But was it just?: reflections on the morality of the Persian Gulf War

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Doubleday, Feb 1, 1992 - History - 132 pages
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President George Bush said yes; some bishops said no; even Doonesbury touched on the question.
But what does it mean, in any case, to say that a war is just? What are the yardsticks of justice that support President Bush's claim that it was just to reverse Iraq's invasion of Kuwait? And how does one evaluate the justness of stopping the war when the allies did? And what of our fierce bombing of the fleeing Iraqi troops on the road from Kuwait? The threat to Israel? The value of oil in weighing whether to fight or not?
But Was It Just? is an ethical primer in which the leading thinkers of our time on matters of war and peace take up these questions and more. In a style both popular and substantive, they explore the morality of the Gulf War in light of the centuries-old just war tradition; of political analysis; and of personal experience and conviction.
Michael Walzer, author of Just and Unjust Wars, makes the case for the war's justness, as does George Weigel, president of the Ethics and Public Policy Center in Washington, D.C. Jean Bethke Elshtain, author of Women and War, explores the ambiguities of the war's morality and the role of women in it, while Sari Nusseibeh, a Palestinian philosopher, discusses the conflict from the vantage point of an Israeli jail. Stanley Hauerwas offers a Christian pacifist's response to the war. One appendix features a watershed editorial on the Gulf War and war in general by a Jesuit magazine that usually reflects the point of view of the pope. Another appendix features a chronology of the Gulf crisis, highlighting those events that have figured most in assessing the war's justness.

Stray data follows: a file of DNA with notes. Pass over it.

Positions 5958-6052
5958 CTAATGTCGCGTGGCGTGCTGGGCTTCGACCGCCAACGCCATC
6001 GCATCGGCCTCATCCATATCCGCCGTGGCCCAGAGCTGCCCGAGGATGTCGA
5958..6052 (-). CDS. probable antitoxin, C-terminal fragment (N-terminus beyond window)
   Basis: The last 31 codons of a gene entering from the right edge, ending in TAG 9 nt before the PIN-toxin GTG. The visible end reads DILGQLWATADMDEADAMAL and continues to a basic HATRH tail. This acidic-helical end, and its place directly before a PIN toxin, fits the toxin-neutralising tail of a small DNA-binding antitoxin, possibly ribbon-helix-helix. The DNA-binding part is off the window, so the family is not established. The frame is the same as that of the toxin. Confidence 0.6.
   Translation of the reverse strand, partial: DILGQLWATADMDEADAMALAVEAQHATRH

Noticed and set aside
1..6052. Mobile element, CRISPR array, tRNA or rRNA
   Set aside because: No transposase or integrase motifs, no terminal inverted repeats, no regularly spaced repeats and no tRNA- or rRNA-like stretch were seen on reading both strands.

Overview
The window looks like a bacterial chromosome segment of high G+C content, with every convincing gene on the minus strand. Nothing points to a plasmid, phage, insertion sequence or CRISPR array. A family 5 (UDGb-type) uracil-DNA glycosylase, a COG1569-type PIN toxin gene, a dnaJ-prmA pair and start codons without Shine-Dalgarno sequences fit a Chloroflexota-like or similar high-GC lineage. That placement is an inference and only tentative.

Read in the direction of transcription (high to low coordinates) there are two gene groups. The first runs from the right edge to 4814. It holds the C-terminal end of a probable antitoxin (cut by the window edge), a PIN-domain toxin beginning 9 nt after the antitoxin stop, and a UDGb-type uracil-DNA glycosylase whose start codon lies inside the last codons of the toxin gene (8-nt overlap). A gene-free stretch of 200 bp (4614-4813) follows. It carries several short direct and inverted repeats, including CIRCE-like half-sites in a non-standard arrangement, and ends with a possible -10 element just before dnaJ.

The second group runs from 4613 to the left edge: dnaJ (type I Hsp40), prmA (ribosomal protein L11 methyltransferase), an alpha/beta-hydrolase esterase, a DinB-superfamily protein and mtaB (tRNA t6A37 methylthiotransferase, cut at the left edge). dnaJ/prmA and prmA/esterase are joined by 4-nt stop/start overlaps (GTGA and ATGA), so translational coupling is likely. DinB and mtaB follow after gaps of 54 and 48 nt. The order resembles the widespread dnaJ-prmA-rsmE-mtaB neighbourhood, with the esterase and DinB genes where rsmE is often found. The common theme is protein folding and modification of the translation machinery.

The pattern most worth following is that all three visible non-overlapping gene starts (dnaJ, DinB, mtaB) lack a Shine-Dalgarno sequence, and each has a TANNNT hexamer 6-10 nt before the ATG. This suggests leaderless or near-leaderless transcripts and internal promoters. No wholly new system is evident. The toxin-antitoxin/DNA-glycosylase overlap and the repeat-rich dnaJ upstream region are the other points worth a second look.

This is a book for citizens and students about one of the most significant episodes in recent American history. It is also a model of moral reasoning on questions sure to be with us again in the future.

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But was it just?: reflections on the morality of the Persian Gulf War

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As Johnson , a historian of the just war tradition, and Weigel discuss in Just War and the Gulf War , the relationship between justice and the just war theory developed during World War II, when ... Read full review


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About the author (1992)

Jean Bethke Elshtain is Laura Spelman Rockefeller Professor of Social and Political Ethics at the University of Chicago Divinity School. The most recent of her many books are Democracy on Trial, a New York Times Notable Book of the Year in 1995, and Augustine and the Limits of Politics.